Spurgeon on The Glory of the Father

We were buried therefore with him by baptism into death, in order that, just as Christ was raised from the dead by the glory of the Father, we too might walk in newness of life. (Romans 6:4)

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Notice that, as we are raised up by a special work from among the dead, that rising is by divine power. Christ is brought again “from the dead by the glory of the Father.” What means that? Why did it not say, “by the power of the Father”? Ah, beloved, glory is a grander word; for all the attributes of God are displayed in all their solemn pomp in the raising of Christ from the dead. There was the Lord’s faithfulness; for had he not declared that his soul should not rest in hell, neither should His Holy One see corruption? Was not the love of the Father seen there? I am sure it was a delight to the heart of God to bring back life to the body of his dear Son. And so, when you and I are raised out of our death in sin, it is not merely God’s power, it is not merely God’s wisdom that is seen, it is “the glory of the Father.” Oh, to think that every child of God that has been quickened has been quickened by “the glory of the Father. ” It has taken not alone the Holy Spirit, and the work of Jesus, and the work of the Father, but the very “glory of the Father.” If the tiniest spark of spiritual life has to be created by “the glory of the Father,” what will be the glory of that life when it comes into its full perfection, and we shall be like Christ, and see him as he is! O beloved, value highly the new life which God has given you. Think of it as making you richer than if you had a sea of pearls, greater than if you were descended from the loftiest of princes. There is in you that which it required all the attributes of God to create. He could make a world by power alone, but you must be raised from the dead by “the glory of the Father.”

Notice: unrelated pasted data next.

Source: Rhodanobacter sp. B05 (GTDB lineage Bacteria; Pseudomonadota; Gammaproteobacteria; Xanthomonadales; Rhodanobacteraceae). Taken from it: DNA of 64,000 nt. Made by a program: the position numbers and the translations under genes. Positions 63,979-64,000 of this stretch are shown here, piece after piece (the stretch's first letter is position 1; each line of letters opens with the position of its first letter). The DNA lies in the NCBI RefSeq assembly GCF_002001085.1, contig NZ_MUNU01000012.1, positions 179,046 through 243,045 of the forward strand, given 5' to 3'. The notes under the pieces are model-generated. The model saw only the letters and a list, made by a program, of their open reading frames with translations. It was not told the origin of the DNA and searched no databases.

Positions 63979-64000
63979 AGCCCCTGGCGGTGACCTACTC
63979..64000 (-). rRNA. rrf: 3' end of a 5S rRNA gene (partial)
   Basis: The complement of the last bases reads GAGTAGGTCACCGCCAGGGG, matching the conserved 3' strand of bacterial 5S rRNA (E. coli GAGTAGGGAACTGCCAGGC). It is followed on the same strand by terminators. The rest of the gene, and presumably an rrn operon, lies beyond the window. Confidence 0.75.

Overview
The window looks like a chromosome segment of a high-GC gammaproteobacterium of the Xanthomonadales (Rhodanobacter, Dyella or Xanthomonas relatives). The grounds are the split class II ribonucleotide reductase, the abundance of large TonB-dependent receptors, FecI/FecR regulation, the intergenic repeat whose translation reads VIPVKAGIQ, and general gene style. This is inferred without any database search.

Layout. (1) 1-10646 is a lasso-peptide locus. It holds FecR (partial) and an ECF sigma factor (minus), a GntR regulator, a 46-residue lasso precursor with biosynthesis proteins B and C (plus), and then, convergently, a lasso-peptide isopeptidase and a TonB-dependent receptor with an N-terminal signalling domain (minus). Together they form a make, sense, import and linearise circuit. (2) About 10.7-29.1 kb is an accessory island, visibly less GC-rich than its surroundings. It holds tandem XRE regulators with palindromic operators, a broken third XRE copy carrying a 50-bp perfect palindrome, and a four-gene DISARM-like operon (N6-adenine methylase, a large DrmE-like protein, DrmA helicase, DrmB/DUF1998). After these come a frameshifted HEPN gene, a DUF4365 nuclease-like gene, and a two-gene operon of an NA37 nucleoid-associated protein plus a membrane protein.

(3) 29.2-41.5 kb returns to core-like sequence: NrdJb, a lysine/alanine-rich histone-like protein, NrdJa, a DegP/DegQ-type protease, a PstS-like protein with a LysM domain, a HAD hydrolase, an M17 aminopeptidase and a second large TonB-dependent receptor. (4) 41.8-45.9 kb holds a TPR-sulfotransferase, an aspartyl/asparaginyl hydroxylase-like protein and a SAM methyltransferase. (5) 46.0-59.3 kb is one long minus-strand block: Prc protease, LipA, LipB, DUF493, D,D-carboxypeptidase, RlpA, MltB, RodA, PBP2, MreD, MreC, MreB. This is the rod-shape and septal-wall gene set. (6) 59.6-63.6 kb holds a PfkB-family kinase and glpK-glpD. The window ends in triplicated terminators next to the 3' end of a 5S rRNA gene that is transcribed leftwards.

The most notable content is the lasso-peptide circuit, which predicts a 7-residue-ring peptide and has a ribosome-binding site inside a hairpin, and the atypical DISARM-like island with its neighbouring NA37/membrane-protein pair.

-C.H. Spurgeon, Sermon no. 1627

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